To tell the truth, it was the same Stephen (the Law man) but in the wrong place (since there it made sense of the following quote of him); but if, in virtue (or vice) of being in the wrong place, it implied that I was Stephen then that would, if not simply a false ascription, be a more fictional Stephen, one invented for the purpose of continuity (without falsity) with that quote. (Simple really.)
Anonymous said…
...the point is, even under theism we are also political animals. Few theists believe that all Popes were perfect. We can have bad theists as well as bad atheists. Maybe we believe there are fewer of them on average or something like that.
Paul P. Mealing said…
You are right Wombat.

Consciousness makes the question meaningful, which is why I framed it that way. A universe without consciousness doesn't make sense to anyone.

Regards, Paul.
Anonymous said…
...and there are irrational scientists. Bad theists are a problem for religion, but irrational scientists are a similar problem for science, especially when there is irrational agreement amongst them. It means that while science is in general a good thing, some of what actual science says is poo-poo. (Examples that are current are controversial.) The philosophical question is to determine how much scientific poo-poo there is. Unfortunately, Dawkins is clearly intent upon adding to it instead.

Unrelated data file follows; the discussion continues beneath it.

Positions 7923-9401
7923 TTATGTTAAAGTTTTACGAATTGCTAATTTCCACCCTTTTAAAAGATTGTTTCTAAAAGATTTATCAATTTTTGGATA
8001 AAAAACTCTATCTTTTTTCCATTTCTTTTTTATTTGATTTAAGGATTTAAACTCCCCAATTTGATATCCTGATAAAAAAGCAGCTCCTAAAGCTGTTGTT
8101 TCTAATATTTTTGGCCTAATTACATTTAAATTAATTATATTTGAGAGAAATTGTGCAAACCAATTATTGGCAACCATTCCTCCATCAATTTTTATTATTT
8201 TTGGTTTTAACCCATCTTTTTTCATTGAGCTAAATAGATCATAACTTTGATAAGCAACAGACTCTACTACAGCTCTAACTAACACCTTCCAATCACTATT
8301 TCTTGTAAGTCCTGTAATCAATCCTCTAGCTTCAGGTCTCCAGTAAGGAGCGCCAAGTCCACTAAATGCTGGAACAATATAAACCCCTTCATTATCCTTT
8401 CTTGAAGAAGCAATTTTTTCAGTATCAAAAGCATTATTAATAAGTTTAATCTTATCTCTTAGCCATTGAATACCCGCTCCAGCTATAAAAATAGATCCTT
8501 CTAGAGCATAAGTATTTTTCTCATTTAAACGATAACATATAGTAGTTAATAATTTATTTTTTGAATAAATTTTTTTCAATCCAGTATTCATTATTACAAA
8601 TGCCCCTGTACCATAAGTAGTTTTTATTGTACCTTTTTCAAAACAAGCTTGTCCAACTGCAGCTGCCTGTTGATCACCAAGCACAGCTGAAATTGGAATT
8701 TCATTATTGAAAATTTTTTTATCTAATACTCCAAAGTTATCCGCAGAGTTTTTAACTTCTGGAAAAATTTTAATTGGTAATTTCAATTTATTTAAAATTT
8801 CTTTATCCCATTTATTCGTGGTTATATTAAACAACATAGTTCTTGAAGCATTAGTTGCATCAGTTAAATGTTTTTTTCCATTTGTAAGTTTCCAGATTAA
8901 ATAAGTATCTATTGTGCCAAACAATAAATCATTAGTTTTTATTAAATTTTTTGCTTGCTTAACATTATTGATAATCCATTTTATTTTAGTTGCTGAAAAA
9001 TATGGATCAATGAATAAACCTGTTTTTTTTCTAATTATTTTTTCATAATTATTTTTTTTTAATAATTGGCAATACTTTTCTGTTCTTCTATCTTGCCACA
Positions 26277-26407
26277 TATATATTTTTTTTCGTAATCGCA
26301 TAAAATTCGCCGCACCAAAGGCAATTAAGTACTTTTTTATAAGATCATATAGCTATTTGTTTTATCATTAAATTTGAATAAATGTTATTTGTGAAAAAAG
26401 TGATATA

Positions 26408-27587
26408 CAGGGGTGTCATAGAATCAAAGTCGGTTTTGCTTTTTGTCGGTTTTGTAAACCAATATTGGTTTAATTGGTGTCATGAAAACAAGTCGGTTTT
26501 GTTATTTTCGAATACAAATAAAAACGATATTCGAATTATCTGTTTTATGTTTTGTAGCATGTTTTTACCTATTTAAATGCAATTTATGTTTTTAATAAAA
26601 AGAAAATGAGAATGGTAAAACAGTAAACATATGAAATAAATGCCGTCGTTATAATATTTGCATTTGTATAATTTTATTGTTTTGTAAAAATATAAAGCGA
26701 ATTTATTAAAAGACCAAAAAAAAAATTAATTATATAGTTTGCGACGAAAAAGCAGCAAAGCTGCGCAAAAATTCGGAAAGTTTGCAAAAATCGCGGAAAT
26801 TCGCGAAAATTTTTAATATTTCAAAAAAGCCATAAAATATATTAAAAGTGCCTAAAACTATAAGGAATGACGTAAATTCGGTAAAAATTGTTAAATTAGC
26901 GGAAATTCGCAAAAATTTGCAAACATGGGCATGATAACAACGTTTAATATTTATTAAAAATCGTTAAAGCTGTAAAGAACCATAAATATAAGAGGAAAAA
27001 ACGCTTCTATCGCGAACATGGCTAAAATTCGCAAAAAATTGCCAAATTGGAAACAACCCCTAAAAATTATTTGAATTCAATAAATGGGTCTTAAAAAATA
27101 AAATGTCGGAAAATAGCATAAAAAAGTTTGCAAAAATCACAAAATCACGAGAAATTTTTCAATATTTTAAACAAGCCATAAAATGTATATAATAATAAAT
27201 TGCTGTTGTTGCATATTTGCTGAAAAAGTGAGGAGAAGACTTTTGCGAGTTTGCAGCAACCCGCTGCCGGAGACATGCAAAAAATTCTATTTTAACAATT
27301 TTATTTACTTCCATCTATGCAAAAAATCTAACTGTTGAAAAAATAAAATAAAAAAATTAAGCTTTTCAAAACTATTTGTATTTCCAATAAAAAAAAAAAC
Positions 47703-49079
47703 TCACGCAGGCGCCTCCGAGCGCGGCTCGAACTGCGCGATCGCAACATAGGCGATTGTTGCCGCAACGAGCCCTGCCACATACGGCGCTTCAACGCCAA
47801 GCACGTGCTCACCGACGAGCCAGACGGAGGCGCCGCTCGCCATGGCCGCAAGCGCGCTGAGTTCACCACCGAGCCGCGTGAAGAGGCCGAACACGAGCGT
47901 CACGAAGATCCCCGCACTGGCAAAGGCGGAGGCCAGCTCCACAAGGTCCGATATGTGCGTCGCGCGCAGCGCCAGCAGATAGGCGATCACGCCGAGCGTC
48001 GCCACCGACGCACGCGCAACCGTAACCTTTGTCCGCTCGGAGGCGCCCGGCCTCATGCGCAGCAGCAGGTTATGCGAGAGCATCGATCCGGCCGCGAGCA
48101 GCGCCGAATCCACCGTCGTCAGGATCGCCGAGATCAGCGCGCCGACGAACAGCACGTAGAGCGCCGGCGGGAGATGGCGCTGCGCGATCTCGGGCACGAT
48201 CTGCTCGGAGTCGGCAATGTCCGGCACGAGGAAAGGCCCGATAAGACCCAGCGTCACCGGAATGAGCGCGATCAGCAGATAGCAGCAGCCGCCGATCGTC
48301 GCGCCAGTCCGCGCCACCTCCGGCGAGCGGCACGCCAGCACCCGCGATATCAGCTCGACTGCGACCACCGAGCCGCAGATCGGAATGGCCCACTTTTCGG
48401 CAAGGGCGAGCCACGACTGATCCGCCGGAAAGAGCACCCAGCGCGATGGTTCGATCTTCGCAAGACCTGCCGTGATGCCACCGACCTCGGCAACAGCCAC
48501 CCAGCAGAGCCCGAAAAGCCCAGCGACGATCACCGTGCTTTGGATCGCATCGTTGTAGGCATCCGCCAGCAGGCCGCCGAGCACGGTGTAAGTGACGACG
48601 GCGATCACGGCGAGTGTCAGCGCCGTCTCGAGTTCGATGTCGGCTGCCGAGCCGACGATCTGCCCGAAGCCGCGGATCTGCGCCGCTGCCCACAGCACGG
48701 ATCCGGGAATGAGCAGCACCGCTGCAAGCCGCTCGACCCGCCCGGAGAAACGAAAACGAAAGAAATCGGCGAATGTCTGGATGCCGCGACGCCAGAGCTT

anticant said…
What is the scientific poo-poo you claim Dawkins is peddling?
I kind of thought Dawkins dodged the question a little on this one. I think he makes a lot of sense describing the possible mechanisms by which religious belief might arise and propogate but I don't see much explanation about why religious beliefs and belief of that nature i.e. supernatural/dieistic in particular should arise.
Anonymous said…
celtic chimp - How vs Why.

Isn't that whats the Darwinian approach is all about. There isn't a "why". Just lots of competing "how"s.
Unknown said…

I think RD stopped short on the basis that he (and everyone else) doesn't know. But then he doesn't need to know the detail in order to make the main point of the chapter, that current theory is sufficient to explain theistic belief and its development in our species, without the requirement that there actually be a God behind it all.

RD quite often refers to 'truth' and 'facts' in a way that many theist critics latch on to, to make claims that he and similar atheists are being dogmatic, or that 'science' is a religion - as if, if that were the case, that then RD would be in no position to criticise equally dogmatic theists. They seem to miss the irony that if indeed both positions were equally dogmatic there would simply be two equally poorly argued and evidenced positions.